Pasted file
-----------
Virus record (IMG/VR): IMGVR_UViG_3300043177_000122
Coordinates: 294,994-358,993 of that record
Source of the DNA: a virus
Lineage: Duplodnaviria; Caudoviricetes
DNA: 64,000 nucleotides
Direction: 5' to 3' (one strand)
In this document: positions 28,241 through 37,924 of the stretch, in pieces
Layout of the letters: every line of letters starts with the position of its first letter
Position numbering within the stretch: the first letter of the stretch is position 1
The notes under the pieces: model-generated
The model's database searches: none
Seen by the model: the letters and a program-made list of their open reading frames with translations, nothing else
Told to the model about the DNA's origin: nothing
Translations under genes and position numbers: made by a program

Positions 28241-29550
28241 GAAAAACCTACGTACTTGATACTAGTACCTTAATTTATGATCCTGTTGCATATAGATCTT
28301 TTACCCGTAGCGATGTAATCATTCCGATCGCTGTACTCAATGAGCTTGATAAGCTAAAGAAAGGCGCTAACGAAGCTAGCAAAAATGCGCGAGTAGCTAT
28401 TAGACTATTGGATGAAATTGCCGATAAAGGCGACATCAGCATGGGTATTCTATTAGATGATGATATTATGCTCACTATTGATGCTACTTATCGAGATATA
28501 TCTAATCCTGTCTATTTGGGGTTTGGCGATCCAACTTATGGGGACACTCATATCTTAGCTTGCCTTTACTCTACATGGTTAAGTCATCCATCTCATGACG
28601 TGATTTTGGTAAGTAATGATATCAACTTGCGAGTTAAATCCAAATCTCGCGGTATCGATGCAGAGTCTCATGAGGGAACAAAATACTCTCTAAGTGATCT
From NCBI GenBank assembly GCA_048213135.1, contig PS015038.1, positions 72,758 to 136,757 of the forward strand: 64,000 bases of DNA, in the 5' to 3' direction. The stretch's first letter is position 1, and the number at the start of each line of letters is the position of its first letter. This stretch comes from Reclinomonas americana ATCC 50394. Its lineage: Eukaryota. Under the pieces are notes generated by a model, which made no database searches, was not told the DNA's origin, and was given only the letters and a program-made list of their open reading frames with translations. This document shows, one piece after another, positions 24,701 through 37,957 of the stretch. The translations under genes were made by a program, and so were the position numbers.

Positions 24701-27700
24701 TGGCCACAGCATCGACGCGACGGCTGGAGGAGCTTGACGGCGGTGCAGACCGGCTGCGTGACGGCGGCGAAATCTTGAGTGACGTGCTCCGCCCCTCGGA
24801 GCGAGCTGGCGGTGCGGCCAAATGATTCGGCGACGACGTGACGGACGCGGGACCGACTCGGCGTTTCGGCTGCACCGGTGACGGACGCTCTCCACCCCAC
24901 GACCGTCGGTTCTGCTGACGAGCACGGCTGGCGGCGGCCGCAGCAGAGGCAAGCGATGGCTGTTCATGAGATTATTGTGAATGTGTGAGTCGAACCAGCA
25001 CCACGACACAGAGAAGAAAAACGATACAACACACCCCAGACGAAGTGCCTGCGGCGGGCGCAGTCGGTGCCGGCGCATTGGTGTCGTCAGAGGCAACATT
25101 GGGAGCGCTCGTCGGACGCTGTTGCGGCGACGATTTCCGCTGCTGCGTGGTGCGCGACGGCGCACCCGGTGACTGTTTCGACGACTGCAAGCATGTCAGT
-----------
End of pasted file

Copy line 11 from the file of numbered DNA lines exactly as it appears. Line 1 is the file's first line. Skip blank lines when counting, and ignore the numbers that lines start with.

The model's database searches: none